A patient I'll call Linda Soto comes to my clinic every three months to discuss her diabetes, high blood pressure and depression.
Over the past two years, I've gotten to know Ms. Soto well. I know she has a bachelor's in business, she loves to dance and is active in her church. She is open and talkative, so time flies during our visits.
Today her blood pressure is higher than usual and I ask if everything is okay. She says she's anxious because she came straight from the unemployment office. Three years ago Ms. Soto was laid off from her job as an administrative assistant. Eventually high rents forced her out of her suburban house and into a studio apartment in a new neighborhood. She became socially isolated and depressed.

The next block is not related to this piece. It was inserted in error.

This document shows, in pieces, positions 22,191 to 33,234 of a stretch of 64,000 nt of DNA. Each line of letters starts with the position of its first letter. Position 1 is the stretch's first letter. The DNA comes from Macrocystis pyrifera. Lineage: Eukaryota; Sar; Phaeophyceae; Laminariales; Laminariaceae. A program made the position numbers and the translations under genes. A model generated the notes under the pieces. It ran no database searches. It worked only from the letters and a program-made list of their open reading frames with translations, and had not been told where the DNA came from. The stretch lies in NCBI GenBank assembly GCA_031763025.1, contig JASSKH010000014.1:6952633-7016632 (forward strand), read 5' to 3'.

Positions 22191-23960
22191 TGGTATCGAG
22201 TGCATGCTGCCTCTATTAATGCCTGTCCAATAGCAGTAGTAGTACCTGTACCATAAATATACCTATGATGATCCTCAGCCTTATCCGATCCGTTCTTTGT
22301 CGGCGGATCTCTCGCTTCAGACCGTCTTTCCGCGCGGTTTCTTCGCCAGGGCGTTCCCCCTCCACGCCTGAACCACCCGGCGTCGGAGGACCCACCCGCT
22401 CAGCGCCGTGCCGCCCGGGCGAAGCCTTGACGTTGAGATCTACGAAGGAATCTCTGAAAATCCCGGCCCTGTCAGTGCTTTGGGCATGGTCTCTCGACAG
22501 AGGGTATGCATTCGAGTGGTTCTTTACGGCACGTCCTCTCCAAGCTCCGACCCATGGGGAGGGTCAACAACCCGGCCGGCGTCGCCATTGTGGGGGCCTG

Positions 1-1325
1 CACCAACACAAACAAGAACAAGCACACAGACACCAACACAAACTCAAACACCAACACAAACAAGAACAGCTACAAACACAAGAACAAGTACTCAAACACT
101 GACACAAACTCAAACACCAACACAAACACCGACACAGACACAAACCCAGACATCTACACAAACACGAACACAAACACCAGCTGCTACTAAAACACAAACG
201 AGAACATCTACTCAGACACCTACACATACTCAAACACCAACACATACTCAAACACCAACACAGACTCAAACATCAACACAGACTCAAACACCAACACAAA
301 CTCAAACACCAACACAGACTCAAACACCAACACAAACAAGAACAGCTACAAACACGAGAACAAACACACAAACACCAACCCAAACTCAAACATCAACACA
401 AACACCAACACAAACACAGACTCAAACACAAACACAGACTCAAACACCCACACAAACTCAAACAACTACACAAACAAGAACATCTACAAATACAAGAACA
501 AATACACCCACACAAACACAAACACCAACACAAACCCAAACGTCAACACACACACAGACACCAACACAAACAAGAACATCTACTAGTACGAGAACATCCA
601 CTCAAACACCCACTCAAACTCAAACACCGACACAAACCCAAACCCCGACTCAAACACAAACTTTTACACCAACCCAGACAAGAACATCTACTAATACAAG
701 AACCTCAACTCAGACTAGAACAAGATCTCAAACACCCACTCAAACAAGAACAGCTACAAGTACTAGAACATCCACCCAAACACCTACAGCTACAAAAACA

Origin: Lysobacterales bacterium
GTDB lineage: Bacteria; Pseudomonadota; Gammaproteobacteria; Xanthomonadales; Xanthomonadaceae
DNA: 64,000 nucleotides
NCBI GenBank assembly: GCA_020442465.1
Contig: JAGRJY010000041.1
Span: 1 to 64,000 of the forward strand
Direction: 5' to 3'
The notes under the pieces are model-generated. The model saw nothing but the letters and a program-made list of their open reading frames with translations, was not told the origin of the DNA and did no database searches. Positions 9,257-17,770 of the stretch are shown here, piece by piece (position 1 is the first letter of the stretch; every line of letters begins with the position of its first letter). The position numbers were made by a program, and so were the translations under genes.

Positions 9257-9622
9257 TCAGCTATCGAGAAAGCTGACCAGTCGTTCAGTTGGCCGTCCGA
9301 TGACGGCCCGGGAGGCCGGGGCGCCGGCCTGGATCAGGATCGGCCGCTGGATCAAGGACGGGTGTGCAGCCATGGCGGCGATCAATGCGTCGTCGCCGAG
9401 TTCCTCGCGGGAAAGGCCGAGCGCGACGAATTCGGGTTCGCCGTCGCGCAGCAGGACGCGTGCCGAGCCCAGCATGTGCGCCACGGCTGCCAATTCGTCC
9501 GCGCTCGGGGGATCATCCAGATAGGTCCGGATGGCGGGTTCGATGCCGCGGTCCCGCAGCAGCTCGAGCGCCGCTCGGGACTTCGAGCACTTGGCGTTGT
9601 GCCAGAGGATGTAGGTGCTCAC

Finally last Christmas, she was hired as a seasonal employee at a local big box store. It was obvious she felt overqualified. "Well it's retail," she'd say. "But you gotta start somewhere, right?" She was determined to get hired full-time after the holidays.
Instead the store hired her as an "on-call" worker, meaning she works unpredictable hours at unpredictable times. Often her shifts fall on Sundays when she'd like to go to church. Some weeks she actually earns less than she would if she was collecting unemployment.